But if Diagram Man picks up on the handles, his arms now acts like a WDH….some of that 100 lbs. of weight is transferred to the wheel (tow vehicle front axle), and I think (hence some of the discussion and debate) some of the weight goes to the dudes feet….the effort to raise handles. Again to simplify, since there are some lever length issues (wheelbase), if the dude lifts the legs off of the ground, then I think ~25 lbs. will be added to the wheel, and ~25 lbs. to the guy’s feet. If you set just the wheelbarrow on a set of scales, you would have 75 lbs. on the front wheel, plus 0 lbs. on the legs, resulting in a 25 lb. lose of weight. You could now add another 25 lbs. to the wheelbarrow without exceeding the GVWR.

Now we come back to Lou’s diagram and question……there is 100 lbs. of load in the wheelbarrow, but a set of scales will only show the wheelbarrow weighing 75 lbs. If the 100 lb. load limit is the frame itself, then that wheelbarrow is at its limit. But if the load limit is the wheel (say 100 lbs. GAWR) then you should be able to add 25 lbs more weight to the load. But that is a Class 2 lever.

With our vehicles, we are using 2 forces….a Class 1 lever when we put the trailer tongue on the hitch, and an Class 2 lever when we use a WDH. I am thinking because the WDH takes the weight off of the tow vehicle and putting it back on the trailer axles, then that frees up some extra weight capacity on the tow vehicle. In using a WDH, the truck frame does not "see" the tongue weight....it only "sees" the tongue weight minus the weight being relieved by the WDH. I think that is what Lou and I have been trying to figure out.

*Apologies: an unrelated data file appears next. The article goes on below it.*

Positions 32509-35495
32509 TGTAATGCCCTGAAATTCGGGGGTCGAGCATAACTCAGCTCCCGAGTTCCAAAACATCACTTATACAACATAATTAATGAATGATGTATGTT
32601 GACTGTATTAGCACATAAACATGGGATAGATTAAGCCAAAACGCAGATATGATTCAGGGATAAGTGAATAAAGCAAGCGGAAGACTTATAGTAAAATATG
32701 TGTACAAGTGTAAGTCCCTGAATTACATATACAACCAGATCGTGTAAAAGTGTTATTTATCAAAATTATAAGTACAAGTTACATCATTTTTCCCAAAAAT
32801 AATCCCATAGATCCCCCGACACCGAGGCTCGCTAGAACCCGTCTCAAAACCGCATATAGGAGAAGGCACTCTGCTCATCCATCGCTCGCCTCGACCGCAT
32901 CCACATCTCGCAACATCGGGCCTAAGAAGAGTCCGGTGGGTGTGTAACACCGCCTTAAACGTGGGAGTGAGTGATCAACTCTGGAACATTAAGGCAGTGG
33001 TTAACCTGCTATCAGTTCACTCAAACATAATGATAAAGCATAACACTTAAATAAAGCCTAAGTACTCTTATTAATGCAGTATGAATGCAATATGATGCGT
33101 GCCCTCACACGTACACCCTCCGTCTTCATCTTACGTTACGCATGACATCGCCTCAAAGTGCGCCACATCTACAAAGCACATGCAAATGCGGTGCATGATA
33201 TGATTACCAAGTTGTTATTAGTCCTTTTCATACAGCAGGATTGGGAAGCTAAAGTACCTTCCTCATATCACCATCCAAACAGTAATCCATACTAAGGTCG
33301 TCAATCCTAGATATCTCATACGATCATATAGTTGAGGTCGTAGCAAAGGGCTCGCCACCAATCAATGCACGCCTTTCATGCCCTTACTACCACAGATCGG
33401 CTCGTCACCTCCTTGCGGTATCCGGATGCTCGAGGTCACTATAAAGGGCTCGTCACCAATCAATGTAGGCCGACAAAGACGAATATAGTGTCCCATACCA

Hope all of that convoluted explanations, out loud thinking, and questions make sense, because I think I confused myself.

If there is an engineer in the house, you are welcome to join in.

I think my head hurts.
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Old 05-22-2012, 04:48 PM   #40
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Quote:
Originally Posted by mtnguy View Post
If you set just the wheelbarrow on a set of scales, you would have 75 lbs. on the front wheel, plus 0 lbs. on the legs, resulting in a 25 lb. lose of weight. You could now add another 25 lbs. to the wheelbarrow without exceeding the GVWR.
But my point is that for the frame the weight is not "lost;"it is still there right between the wheel and the legs; resting on the frame.

Quote:
Originally Posted by mtnguy View Post
Now we come back to Lou’s diagram and question……there is 100 lbs. of load in the wheelbarrow, but a set of scales will only show the wheelbarrow weighing 75 lbs. If the 100 lb. load limit is the frame itself, then that wheelbarrow is at its limit.
Exactly.

Quote:
Originally Posted by mtnguy View Post
But if the load limit is the wheel (say 100 lbs. GAWR) then you should be able to add 25 lbs more weight to the load. But that is a Class 2 lever.
In my example I put the load as an average across the wheel barrow. In reality many loads are distributed across the frame adding up to the total load. For example a diesel engine weighs much more than a gas engine and the front axle of a diesel truck is much closer to its max load than a gas truck.

So if the 100 pounds in the wheel barrow was located as a point load ON the front axle; the legs would carry zero weight and diagram dude flip it over with one finger.

So, the bottom line is, IMO, that the frame sees the entire load regardless of how it is finally distributed across the potential supports (axles; legs; or feet).

I think we should let the readers decide for themselves and put the Physics textbooks away.

PS for Chap - I got my security camera system up and running through all of this. I can now watch my cameras over the Internet on our iPad. My problem turned out to be a conflict in port 80 in the router as it had already locked it out for use by the network storage drive. The iPhone app could not use port 1024 (I selected this in port 80's place) so until I disabled the NAS and reserved port 80 for the camera DVR the iPhone/iPad app was kicking my butt.